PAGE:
GRANDVIEW — Grandview’s perilous trek through the Class 3A Division I Region III playoffs continues with a regional final showdown against Troy.
The No. 2-ranked Zebras (12-1) and No. 6-ranked Trojans (12-1) are scheduled for a 7:30 p.m. kickoff Friday from Waco ISD Stadium with a trip to the state semifinals on the line.
In the regional semifinals last week, Grandview blasted No. 8 Cameron Yoe, 45-14, while Troy edged Whitney, 9-7, in a defensive affair.
“I’m not sure where everybody had [Troy] picked, but I know they were definitely one of the top teams in the region,” Grandview coach Ryan Ebner said. “After watching them on film, it’s easy to see why they’re here with the players they’ve got and how they use them and how they’re coached. They’ve got a lot of great players all over the field and they play hard and they’re well-coached.”
While Grandview is coming off its deepest playoff run and first state championship last year, Troy is currently in the midst of its deepest playoff run ever, including winning 12 games in a season for the first time in program history. But now the Trojans face the ultimate measuring stick against the reigning champs.
“They’re very well put together,” Troy coach Ronnie Porter said of the Zebras. “They’re well-coached. You can tell they have a system and they stick to it. It’s tough to disrupt systems like that because they have an answer for just about everything. We’re going to have to play a good, solid, sound game in order to have a chance to beat them.”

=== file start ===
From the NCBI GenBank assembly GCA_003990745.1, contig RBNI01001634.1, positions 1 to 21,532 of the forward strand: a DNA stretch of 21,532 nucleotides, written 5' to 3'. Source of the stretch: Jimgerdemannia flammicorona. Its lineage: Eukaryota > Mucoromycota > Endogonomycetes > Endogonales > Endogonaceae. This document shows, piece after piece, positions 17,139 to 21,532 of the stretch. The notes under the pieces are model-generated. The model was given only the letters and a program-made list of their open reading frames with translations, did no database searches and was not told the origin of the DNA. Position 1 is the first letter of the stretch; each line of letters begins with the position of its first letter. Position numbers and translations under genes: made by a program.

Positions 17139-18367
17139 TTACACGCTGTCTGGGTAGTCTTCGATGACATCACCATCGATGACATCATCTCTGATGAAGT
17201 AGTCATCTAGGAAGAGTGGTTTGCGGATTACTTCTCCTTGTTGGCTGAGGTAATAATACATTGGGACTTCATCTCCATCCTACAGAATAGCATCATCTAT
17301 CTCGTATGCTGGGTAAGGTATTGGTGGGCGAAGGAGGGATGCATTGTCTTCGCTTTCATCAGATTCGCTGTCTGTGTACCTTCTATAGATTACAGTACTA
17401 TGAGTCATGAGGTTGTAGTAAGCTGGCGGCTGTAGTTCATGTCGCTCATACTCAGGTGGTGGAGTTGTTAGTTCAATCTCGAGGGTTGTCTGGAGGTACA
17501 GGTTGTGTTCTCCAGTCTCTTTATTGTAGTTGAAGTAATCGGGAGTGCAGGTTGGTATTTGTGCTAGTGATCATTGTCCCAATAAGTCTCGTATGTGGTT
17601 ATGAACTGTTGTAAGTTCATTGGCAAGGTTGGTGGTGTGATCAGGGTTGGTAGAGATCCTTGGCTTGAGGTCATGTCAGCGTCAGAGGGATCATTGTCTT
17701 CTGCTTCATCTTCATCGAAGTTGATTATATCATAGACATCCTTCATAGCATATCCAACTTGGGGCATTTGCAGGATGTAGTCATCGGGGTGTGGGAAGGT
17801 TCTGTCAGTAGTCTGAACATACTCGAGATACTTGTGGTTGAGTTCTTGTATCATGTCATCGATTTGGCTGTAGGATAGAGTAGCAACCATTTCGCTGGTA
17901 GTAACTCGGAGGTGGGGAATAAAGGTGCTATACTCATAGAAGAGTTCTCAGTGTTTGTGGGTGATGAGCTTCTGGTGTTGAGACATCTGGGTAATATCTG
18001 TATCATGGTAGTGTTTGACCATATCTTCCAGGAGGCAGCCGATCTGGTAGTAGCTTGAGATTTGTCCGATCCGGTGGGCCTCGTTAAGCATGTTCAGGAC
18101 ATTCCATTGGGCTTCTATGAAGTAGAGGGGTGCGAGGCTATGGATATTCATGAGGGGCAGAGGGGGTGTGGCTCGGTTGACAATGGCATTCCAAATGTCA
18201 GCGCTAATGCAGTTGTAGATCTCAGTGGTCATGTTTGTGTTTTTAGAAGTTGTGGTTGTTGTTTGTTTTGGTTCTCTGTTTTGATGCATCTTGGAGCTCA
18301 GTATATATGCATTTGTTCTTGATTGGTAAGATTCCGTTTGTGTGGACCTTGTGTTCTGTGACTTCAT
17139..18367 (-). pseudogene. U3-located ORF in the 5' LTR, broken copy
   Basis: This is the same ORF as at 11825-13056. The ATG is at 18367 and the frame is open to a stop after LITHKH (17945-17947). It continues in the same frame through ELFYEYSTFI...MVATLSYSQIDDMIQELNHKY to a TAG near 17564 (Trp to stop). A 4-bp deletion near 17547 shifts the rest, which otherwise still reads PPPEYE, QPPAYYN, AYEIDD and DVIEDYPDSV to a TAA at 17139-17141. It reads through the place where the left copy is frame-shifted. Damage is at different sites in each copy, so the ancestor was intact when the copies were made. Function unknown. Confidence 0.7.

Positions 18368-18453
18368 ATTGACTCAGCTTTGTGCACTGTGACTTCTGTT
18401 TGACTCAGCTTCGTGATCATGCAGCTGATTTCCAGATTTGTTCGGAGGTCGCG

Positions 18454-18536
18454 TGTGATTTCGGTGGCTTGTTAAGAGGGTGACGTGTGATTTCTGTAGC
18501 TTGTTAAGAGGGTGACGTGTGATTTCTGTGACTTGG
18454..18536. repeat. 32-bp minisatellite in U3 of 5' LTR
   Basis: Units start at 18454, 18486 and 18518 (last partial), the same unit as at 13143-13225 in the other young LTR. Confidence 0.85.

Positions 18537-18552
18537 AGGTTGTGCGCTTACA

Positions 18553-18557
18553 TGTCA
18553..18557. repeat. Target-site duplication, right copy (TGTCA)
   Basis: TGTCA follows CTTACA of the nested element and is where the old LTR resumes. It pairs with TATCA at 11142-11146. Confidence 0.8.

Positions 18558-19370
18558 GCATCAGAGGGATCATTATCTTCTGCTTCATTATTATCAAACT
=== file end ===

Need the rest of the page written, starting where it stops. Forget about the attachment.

Ebner said he expects that both teams will be well-prepared for the monumental showdown, despite Troy never having reached this stage before in football.
“They’re going to be excited and fired up,” Ebner said. “I feel like the positive for us, which is what I can speak on, is these kids know it’s a football game and what it takes, as opposed to being focused on the moment. This is another football game that happens to be in the fourth round. When you’ve been there before, you know what it takes.
“I’m sure they’re having great practices down there this week the same way we are. But being a successful program is not new to them. Their kids have had success in their school in several sports. I don’t think the moment will be too big for either of us.”
Troy, the District 10-3A champion, has averaged 39 points per game through 13 games this season while Grandview’s defense allows just 14 points per game.
The Trojans have been led all season by junior running back Zach Hrbacek, who has rushed for more than 2,000 yards. In last week’s win over Whitney, Hrbacek rushed for 280 yards and a touchdown on 34 carries.
“He’s really good. He’s by far one of the best backs, if not the best back, we’ve faced all year,” Ebner said. “They do a lot of different things to get him the ball. In addition to that, he’s got really good vision. If something breaks down, he uses that vision to go along with his great change of speed. He can get going in a different direction almost in the blink of an eye. He’s a really quick kid. But what I’m most impressed with is how hard he plays.
“Even when you think you’ve got him hemmed up, he keeps churning his legs. They run a lot of counter and stretch, and he looks real fast. He gets up to full speed extremely fast and he can make you miss. But he just runs so hard.”
Grandview’s defense has defended strong rushing attacks well over the past few seasons, including during the Zebras’ run to a state title last year. And to reach the state semifinals for a second consecutive year, Grandview’s defense will be challenged against Troy’s stellar running game as well as a complimentary passing game.